Carla Marshall is the Head of Content Marketing at vidIQ. She has 10+ years of experience in video marketing, social media management, content marketing, DRM, and SEO. She was previously Editor in Chief at ReelSEO.com, and as a journalist and video marketer, she's covered news stories, creator journeys, and digital-first publishing initiatives across all the major online video platforms. She is YouTube Certified and a judge for the Shorty Awards, as well as the UK, US, Canadian, Global, and EU Search Awards.
How to Start a YouTube Channel: 10 Brilliant Tips
If you’ve put off creating your own YouTube channel because you’re overwhelmed with the choices you need to make or are panicking because you feel you lack the right skills to succeed, worry no more and welcome to the only resource you’ll need to fulfill your video creator dreams.
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How to Start Your YouTube Channel: 10 Top Tips
We promised 20 tips to kickstart your YouTube channel, so let's start delivering on that promise with 10 tips in this post and 10 tips in the follow-up post. All the tips are covered in this video too:
Tip #1 - START RIGHT NOW:
So amazingly, there are still some people out there who are thinking of starting a YouTube channel and have been for months, possibly even years. My advice to you is, ready or not, start now. And I'm not telling you this as a New Year's resolution. Every moment you hesitate or procrastinate, there are thousands of video creators starting their YouTube channel today, and gobbling up all your potential audience. You don't want that.
Feel the fear, do it anyway. Start, press record. Record whatever you want today. It doesn't matter if it doesn't end up on YouTube. You need to gain experience in getting in front of the camera, getting behind the camera, using your editing program. You need to start creating content to find out whether or not you enjoy making videos before you know whether or not you enjoy being a YouTuber.
Tip #2 Learn How YouTube Works, No Seriously:
The chances are, that the first video you make is going to absolutely suck. Fantastic, you've made a video. You've made the first step, and in six months’ time, you'll look back at that first video and think yeah, that really was terrible, but you've gotta start the journey somewhere. And with that, you've gotta start your YouTube channel somewhere as well, even if you're not ready. Create a YouTube account, upload a video to YouTube. You don't have to publish it, that's the important thing.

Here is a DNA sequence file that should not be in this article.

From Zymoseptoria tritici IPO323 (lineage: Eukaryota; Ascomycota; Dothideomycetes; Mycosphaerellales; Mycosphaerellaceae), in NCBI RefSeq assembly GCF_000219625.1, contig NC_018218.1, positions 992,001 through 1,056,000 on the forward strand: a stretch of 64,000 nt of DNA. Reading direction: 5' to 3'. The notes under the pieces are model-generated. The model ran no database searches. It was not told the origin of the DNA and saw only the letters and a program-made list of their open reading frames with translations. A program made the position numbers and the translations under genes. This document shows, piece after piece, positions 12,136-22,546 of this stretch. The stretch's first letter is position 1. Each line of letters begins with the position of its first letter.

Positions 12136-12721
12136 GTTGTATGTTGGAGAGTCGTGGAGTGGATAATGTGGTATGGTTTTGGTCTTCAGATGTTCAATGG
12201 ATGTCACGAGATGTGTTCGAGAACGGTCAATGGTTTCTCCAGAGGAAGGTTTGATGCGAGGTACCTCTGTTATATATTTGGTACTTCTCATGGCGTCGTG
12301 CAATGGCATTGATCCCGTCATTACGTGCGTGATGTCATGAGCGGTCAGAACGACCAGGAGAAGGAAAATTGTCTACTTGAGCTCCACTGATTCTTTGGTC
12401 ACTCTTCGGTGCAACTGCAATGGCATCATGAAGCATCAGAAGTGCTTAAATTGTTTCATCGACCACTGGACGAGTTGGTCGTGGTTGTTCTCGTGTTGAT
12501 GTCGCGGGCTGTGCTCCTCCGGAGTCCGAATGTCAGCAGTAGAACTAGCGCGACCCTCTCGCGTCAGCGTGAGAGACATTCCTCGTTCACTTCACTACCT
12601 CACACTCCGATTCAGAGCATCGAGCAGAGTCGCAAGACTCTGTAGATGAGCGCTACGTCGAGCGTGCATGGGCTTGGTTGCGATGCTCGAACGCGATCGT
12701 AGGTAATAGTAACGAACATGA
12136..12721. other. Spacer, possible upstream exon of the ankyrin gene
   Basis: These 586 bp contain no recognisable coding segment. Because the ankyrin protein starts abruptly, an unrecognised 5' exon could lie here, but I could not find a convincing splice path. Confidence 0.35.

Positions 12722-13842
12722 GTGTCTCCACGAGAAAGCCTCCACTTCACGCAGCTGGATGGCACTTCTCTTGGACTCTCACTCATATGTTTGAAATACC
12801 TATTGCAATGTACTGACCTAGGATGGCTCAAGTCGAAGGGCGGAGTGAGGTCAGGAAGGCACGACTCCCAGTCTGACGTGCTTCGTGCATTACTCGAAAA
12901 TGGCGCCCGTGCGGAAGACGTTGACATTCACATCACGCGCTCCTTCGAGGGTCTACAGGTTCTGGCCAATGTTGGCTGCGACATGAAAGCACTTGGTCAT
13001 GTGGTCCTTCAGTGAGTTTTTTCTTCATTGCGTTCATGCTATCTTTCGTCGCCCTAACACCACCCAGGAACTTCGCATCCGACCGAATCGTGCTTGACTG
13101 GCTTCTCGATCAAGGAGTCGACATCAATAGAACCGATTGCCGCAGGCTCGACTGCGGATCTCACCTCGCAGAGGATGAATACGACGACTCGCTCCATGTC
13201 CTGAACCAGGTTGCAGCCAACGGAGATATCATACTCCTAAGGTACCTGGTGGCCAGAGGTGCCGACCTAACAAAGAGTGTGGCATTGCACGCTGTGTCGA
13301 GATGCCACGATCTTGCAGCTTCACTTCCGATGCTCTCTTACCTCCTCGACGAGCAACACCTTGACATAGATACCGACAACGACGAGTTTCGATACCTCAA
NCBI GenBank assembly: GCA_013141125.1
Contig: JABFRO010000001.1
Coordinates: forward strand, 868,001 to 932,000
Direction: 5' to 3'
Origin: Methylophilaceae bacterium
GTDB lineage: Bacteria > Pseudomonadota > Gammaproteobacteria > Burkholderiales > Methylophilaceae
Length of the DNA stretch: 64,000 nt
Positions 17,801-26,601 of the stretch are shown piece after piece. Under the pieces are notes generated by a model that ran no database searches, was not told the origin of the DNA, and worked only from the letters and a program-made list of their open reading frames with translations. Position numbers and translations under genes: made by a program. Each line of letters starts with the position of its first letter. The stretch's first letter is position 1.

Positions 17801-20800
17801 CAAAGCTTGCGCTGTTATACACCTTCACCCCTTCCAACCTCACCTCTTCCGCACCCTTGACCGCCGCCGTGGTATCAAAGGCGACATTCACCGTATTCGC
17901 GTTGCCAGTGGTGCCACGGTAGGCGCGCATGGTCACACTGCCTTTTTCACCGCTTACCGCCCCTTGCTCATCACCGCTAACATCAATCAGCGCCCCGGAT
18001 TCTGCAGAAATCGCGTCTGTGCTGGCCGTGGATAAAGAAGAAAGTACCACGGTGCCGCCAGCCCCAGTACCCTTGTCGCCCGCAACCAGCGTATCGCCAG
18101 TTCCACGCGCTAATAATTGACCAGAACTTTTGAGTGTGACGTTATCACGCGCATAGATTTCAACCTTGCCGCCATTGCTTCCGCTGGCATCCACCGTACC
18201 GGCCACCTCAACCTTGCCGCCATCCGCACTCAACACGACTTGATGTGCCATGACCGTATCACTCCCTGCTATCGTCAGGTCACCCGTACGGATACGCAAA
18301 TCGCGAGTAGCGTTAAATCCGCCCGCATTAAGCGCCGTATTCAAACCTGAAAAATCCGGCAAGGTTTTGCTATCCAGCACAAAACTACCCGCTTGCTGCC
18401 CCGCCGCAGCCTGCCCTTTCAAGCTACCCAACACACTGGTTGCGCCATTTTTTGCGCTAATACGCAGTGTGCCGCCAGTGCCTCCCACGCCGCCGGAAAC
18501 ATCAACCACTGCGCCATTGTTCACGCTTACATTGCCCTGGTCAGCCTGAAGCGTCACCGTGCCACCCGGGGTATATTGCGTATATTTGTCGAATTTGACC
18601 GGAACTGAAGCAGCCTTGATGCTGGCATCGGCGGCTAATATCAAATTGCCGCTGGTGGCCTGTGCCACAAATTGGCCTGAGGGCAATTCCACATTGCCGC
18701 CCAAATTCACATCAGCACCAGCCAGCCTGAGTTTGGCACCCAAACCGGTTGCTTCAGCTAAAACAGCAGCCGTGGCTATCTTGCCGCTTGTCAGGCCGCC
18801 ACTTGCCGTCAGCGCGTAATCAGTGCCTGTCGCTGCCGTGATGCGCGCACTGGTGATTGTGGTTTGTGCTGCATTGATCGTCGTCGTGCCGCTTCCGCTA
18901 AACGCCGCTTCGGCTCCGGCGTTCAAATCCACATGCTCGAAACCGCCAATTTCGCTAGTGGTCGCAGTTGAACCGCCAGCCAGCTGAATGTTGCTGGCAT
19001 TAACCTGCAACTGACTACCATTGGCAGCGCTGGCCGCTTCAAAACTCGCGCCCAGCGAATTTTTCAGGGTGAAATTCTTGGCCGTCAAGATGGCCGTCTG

You need to gain experience going through the workflow of uploading videos. The last thing you want is having a brilliant video ready to upload, but you don't know how the YouTube system works. Again, experience is going to trump any advice any of us can give you, so record a video, upload it to YouTube. You don't have to publish it.
Tip #3 Develop a Strategy you Will Actually Follow:
While getting some practical experience behind you is obviously a good thing, you also want some form of strategy. So, answer these questions:
- What do you want your channel to achieve on YouTube, and when you're answering this, try and answer it from a viewer's perspective, not your perspective. So I don't want to hear about hitting 10,000 subscribers, a million views, or whatever. If your viewers know that you're in it for your own self-gain, they will see through it and immediately switch off. Viewers want to know what they can gain from the content, and you want to sell that as much as possible in your videos.
- Who is your target audience? Again, try and be as specific as possible. What age range? What gender, if you are going to a particular gender? What type of demographic? What are they interested in? You need to know who's going to watch your content.
- And, even more crucially, why should they watch your content? There are millions of gaming channels out there, hundreds of thousands of Fortnite channels out there. How are you going to distinguish your content from everybody else who's already on YouTube making content? You need to disrupt the status quo, not join it, because you'll never be seen.
- And finally, how are you going to deliver this content? Is it going to be every day, once a week, at a particular time of the day? Think about when your audience is most likely to watch YouTube, and how much YouTube they can watch per week, and then tailor your content to those watching habits, and think about whether you're going to do video on demand, live streams, what's going to be best for you and your audience?
Tip #4 Find Your Niche and Build the Hell Out of It: